U.S. Soccer Development Academy: A strain on players?

It wasn’t long ago I was lambasted for an article I wrote being critical of the U.S. Soccer Development Academy. I asked U.S. Soccer president Sunil Gulati a few years ago what his thoughts were about coaches saying the academy undermined high school competition, specifically in Southern California. He compared me to Mr. Jack Bell for asking such a question which he answered vaguely if I recall. FYI, Jack Bell is a journalist for The New York Times.

In a soccer preview a few years ago, here’s how I ended my report:

U.S. Soccer Development Academy a hit?

Hardly. There was not a single coach surveyed who likes the idea of U.S. Soccer having the newly created Development Academy play during the high school season.

Several teams lost top players to the academy.

Competition in the CIF-SS and tournaments in Southern California are as tough if not more competitive than the schedule the academy has set out: playing other club teams that are not even Premiere teams, the highest level in club soccer.

The West Coast Classic in January is one of the toughest high school tournaments in the nation. Case closed? Time will tell.

I will get into this subject more as we get closer to league play, but the consensus among high school coaches is the academy is doing more harm than good. With this side of town being a hot bed for youth soccer, I wonder what are the parents’ thoughts of the academy and if you prefer the academy over high school competition where there is just as much exposure, if not more. What schools and/or players are still being affected by the academy and why should kids make the grueling decision, playing for your high school team or the Academy? I know this was a hotly contested issue in Orange County, but there are other soccer hotbeds, this part of town included.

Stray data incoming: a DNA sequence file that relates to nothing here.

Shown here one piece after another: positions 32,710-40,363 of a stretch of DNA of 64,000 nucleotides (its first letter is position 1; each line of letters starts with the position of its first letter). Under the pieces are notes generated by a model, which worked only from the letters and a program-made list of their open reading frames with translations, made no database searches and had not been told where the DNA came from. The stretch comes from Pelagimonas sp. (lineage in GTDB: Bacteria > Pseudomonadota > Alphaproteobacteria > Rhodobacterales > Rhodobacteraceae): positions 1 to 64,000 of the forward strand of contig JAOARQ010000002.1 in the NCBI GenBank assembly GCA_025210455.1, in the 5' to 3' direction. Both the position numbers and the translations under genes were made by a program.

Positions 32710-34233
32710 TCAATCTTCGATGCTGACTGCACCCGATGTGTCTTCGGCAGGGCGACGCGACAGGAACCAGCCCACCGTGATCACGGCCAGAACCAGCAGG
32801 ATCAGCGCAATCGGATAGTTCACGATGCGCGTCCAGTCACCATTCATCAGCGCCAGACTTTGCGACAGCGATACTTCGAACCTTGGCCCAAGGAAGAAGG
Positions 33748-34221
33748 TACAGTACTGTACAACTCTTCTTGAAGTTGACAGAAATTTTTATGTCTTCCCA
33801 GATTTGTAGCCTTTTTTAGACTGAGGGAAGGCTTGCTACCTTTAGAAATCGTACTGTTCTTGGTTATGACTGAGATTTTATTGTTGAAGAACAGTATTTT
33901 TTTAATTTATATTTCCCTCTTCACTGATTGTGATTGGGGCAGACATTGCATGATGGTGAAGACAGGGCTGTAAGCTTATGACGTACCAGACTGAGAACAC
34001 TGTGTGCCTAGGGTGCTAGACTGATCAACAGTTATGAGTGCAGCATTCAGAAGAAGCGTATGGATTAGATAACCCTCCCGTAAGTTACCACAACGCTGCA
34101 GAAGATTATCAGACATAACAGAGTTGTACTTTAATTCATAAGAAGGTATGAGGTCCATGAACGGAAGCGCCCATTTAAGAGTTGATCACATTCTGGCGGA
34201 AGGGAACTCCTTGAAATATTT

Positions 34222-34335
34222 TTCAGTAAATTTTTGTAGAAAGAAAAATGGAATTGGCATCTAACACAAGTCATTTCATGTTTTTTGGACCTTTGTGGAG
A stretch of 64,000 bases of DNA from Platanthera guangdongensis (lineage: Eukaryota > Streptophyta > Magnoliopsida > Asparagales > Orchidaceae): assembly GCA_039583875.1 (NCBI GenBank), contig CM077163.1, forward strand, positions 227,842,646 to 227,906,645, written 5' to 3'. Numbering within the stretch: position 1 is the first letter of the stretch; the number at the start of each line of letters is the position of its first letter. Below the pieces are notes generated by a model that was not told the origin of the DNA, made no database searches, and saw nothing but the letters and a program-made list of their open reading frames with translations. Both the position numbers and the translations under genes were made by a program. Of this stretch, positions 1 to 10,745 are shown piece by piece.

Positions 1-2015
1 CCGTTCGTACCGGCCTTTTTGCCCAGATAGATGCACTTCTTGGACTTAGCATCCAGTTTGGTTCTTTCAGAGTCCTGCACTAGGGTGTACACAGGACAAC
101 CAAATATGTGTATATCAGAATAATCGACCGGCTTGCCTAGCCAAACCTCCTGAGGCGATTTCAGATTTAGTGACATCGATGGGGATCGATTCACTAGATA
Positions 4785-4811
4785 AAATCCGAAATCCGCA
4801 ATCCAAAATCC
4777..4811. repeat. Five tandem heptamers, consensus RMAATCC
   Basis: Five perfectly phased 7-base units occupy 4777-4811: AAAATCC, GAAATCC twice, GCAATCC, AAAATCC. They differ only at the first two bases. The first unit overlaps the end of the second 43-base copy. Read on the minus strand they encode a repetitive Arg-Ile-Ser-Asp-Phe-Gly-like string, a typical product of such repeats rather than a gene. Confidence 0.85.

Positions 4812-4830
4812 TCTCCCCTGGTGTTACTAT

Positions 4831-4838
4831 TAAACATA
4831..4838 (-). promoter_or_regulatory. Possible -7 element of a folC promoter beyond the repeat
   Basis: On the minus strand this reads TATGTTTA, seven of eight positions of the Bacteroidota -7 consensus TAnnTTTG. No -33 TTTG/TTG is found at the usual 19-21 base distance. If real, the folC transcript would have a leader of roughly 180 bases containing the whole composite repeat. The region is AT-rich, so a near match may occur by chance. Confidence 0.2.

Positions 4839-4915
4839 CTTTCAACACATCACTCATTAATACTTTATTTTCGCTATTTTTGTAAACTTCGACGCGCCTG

Click here to read what my boy Jaime Cardenas, formerly of the Los Angeles Times, wrote on the Academy.

And … for a complete break down of the Academy by Jaime Cardenas, click here.

For the record, Cardenas and I cover high school soccer together in Orange County while he worked at the Los Angeles Times and I with the Orange County Register. We had numerous debates over the Academy and the plan was to both write explanatory reports on the academy, but just as I was about to report on it I was promoted from Major League Soccer to Lakers/Angels while Cardenas got heavily involved in the origins of the academy as you can tell by his well-done reporting.